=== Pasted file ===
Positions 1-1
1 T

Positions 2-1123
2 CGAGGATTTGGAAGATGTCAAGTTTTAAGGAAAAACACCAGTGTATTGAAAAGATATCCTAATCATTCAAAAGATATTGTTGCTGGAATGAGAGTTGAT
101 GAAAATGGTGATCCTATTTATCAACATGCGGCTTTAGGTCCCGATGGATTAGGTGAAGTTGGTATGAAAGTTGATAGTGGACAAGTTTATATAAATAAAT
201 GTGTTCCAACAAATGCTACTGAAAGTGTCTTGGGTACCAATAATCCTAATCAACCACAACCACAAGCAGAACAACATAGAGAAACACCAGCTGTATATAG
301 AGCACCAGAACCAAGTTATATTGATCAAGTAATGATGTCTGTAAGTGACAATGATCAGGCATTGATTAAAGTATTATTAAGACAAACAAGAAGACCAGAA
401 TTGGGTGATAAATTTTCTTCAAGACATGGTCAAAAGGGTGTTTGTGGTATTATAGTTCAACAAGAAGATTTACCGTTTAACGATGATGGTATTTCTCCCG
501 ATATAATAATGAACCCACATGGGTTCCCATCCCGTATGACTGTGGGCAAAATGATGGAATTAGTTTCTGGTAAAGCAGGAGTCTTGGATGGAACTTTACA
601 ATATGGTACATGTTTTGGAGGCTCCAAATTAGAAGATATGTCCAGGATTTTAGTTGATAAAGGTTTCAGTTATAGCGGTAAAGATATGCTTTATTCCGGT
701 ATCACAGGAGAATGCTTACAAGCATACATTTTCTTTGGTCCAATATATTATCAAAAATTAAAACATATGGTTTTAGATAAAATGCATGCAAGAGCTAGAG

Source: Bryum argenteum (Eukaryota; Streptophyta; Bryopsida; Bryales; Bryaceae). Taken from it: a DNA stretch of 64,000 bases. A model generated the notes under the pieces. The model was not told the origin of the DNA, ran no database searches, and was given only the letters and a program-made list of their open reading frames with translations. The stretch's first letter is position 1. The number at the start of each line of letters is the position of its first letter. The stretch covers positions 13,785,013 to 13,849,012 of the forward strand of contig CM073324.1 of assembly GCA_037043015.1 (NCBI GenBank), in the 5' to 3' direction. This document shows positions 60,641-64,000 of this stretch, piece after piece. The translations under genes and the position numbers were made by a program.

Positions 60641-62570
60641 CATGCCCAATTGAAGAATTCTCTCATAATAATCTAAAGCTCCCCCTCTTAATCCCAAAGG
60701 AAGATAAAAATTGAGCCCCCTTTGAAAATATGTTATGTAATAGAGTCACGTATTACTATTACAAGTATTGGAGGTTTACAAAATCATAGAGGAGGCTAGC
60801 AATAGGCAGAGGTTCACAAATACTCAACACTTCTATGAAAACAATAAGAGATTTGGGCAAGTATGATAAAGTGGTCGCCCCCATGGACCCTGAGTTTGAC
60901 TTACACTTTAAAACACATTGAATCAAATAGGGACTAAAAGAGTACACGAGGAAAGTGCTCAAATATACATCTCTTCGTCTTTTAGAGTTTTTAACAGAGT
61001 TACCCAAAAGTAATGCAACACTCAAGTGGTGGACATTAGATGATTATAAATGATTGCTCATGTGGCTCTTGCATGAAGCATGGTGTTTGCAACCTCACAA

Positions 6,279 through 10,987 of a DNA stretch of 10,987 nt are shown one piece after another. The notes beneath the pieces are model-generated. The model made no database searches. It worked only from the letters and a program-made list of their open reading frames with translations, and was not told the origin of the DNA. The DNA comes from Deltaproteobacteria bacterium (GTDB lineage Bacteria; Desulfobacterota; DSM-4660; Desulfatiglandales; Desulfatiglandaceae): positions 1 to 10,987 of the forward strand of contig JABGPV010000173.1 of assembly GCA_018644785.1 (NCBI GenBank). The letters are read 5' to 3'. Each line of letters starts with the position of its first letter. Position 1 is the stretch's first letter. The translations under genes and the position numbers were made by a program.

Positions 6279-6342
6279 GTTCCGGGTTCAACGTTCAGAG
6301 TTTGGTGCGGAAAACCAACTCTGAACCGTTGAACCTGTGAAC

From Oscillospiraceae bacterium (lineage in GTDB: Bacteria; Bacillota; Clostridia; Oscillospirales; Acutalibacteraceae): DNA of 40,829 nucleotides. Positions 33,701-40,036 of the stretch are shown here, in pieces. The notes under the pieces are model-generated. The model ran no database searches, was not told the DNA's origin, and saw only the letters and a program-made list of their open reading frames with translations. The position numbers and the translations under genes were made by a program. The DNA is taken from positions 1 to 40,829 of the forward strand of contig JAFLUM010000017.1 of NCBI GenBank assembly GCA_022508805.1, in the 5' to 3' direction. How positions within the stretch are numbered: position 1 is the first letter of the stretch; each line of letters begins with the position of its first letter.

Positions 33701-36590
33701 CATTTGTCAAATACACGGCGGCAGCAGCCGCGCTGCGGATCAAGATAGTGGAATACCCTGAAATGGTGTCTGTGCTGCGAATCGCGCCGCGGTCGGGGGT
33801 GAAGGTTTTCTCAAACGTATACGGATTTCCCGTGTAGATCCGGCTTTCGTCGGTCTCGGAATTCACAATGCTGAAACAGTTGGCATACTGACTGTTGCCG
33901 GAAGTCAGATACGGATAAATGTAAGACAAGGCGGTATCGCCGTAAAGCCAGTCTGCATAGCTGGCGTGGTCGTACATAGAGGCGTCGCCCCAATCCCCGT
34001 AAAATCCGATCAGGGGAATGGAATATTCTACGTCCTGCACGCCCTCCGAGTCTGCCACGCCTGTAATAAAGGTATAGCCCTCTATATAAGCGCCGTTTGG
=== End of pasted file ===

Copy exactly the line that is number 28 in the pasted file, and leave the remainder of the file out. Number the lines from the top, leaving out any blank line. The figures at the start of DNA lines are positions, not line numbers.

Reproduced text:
34001 AAAATCCGATCAGGGGAATGGAATATTCTACGTCCTGCACGCCCTCCGAGTCTGCCACGCCTGTAATAAAGGTATAGCCCTCTATATAAGCGCCGTTTGG